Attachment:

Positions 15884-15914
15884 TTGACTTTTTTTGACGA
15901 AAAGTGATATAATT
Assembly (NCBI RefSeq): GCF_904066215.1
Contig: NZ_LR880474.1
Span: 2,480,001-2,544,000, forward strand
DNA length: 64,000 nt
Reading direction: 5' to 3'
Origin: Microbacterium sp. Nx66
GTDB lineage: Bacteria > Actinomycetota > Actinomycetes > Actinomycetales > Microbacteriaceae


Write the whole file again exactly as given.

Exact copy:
Positions 15884-15914
15884 TTGACTTTTTTTGACGA
15901 AAAGTGATATAATT
Assembly (NCBI RefSeq): GCF_904066215.1
Contig: NZ_LR880474.1
Span: 2,480,001-2,544,000, forward strand
DNA length: 64,000 nt
Reading direction: 5' to 3'
Origin: Microbacterium sp. Nx66
GTDB lineage: Bacteria > Actinomycetota > Actinomycetes > Actinomycetales > Microbacteriaceae